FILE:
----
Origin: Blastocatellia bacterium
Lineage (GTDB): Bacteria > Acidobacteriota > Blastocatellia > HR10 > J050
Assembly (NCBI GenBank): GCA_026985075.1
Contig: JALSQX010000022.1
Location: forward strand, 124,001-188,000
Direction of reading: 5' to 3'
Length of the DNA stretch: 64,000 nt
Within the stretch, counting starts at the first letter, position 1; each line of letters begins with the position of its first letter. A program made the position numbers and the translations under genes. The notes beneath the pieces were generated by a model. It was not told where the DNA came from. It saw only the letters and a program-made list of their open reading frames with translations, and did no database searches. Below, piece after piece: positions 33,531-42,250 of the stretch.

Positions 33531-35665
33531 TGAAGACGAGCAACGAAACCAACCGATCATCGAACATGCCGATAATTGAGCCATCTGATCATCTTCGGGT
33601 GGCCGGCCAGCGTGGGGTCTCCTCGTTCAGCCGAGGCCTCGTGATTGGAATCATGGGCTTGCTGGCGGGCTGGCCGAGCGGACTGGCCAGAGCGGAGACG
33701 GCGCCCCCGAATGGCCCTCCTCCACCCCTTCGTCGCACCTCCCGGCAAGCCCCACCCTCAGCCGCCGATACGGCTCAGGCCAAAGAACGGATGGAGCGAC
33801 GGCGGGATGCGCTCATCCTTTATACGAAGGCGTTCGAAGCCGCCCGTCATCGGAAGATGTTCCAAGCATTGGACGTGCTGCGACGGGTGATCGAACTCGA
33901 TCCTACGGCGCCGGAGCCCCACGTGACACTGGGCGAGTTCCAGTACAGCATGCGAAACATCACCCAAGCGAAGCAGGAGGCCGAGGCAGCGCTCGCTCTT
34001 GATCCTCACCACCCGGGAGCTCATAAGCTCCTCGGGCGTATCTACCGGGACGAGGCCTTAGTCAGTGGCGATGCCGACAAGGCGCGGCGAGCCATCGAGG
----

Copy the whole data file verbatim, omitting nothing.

Origin: Blastocatellia bacterium
Lineage (GTDB): Bacteria > Acidobacteriota > Blastocatellia > HR10 > J050
Assembly (NCBI GenBank): GCA_026985075.1
Contig: JALSQX010000022.1
Location: forward strand, 124,001-188,000
Direction of reading: 5' to 3'
Length of the DNA stretch: 64,000 nt
Within the stretch, counting starts at the first letter, position 1; each line of letters begins with the position of its first letter. A program made the position numbers and the translations under genes. The notes beneath the pieces were generated by a model. It was not told where the DNA came from. It saw only the letters and a program-made list of their open reading frames with translations, and did no database searches. Below, piece after piece: positions 33,531-42,250 of the stretch.

Positions 33531-35665
33531 TGAAGACGAGCAACGAAACCAACCGATCATCGAACATGCCGATAATTGAGCCATCTGATCATCTTCGGGT
33601 GGCCGGCCAGCGTGGGGTCTCCTCGTTCAGCCGAGGCCTCGTGATTGGAATCATGGGCTTGCTGGCGGGCTGGCCGAGCGGACTGGCCAGAGCGGAGACG
33701 GCGCCCCCGAATGGCCCTCCTCCACCCCTTCGTCGCACCTCCCGGCAAGCCCCACCCTCAGCCGCCGATACGGCTCAGGCCAAAGAACGGATGGAGCGAC
33801 GGCGGGATGCGCTCATCCTTTATACGAAGGCGTTCGAAGCCGCCCGTCATCGGAAGATGTTCCAAGCATTGGACGTGCTGCGACGGGTGATCGAACTCGA
33901 TCCTACGGCGCCGGAGCCCCACGTGACACTGGGCGAGTTCCAGTACAGCATGCGAAACATCACCCAAGCGAAGCAGGAGGCCGAGGCAGCGCTCGCTCTT
34001 GATCCTCACCACCCGGGAGCTCATAAGCTCCTCGGGCGTATCTACCGGGACGAGGCCTTAGTCAGTGGCGATGCCGACAAGGCGCGGCGAGCCATCGAGG